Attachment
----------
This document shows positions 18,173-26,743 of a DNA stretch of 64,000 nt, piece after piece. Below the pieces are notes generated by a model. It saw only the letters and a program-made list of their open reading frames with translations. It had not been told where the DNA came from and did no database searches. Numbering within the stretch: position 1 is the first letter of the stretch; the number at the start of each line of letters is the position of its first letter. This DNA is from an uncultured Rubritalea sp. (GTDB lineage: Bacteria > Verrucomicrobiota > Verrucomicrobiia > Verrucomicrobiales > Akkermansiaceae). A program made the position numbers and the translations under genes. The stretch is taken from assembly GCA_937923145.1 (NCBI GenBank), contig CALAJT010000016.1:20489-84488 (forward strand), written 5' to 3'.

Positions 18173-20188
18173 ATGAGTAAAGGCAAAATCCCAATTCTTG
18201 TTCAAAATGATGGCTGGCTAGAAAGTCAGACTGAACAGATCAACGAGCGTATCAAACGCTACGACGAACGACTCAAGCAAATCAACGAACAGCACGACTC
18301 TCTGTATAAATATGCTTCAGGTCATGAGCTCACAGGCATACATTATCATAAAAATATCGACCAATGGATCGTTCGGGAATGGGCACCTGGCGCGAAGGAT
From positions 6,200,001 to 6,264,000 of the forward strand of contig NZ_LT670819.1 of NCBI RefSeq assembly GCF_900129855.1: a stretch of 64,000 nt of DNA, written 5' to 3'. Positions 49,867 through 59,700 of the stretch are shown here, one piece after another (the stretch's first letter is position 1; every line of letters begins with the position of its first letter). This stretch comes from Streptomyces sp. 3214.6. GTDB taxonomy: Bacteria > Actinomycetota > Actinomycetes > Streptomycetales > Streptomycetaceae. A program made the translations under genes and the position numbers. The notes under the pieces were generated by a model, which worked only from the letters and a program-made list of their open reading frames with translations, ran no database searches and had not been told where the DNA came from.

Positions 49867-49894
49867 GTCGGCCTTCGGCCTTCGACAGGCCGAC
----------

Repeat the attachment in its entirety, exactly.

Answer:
This document shows positions 18,173-26,743 of a DNA stretch of 64,000 nt, piece after piece. Below the pieces are notes generated by a model. It saw only the letters and a program-made list of their open reading frames with translations. It had not been told where the DNA came from and did no database searches. Numbering within the stretch: position 1 is the first letter of the stretch; the number at the start of each line of letters is the position of its first letter. This DNA is from an uncultured Rubritalea sp. (GTDB lineage: Bacteria > Verrucomicrobiota > Verrucomicrobiia > Verrucomicrobiales > Akkermansiaceae). A program made the position numbers and the translations under genes. The stretch is taken from assembly GCA_937923145.1 (NCBI GenBank), contig CALAJT010000016.1:20489-84488 (forward strand), written 5' to 3'.

Positions 18173-20188
18173 ATGAGTAAAGGCAAAATCCCAATTCTTG
18201 TTCAAAATGATGGCTGGCTAGAAAGTCAGACTGAACAGATCAACGAGCGTATCAAACGCTACGACGAACGACTCAAGCAAATCAACGAACAGCACGACTC
18301 TCTGTATAAATATGCTTCAGGTCATGAGCTCACAGGCATACATTATCATAAAAATATCGACCAATGGATCGTTCGGGAATGGGCACCTGGCGCGAAGGAT
From positions 6,200,001 to 6,264,000 of the forward strand of contig NZ_LT670819.1 of NCBI RefSeq assembly GCF_900129855.1: a stretch of 64,000 nt of DNA, written 5' to 3'. Positions 49,867 through 59,700 of the stretch are shown here, one piece after another (the stretch's first letter is position 1; every line of letters begins with the position of its first letter). This stretch comes from Streptomyces sp. 3214.6. GTDB taxonomy: Bacteria > Actinomycetota > Actinomycetes > Streptomycetales > Streptomycetaceae. A program made the translations under genes and the position numbers. The notes under the pieces were generated by a model, which worked only from the letters and a program-made list of their open reading frames with translations, ran no database searches and had not been told where the DNA came from.

Positions 49867-49894
49867 GTCGGCCTTCGGCCTTCGACAGGCCGAC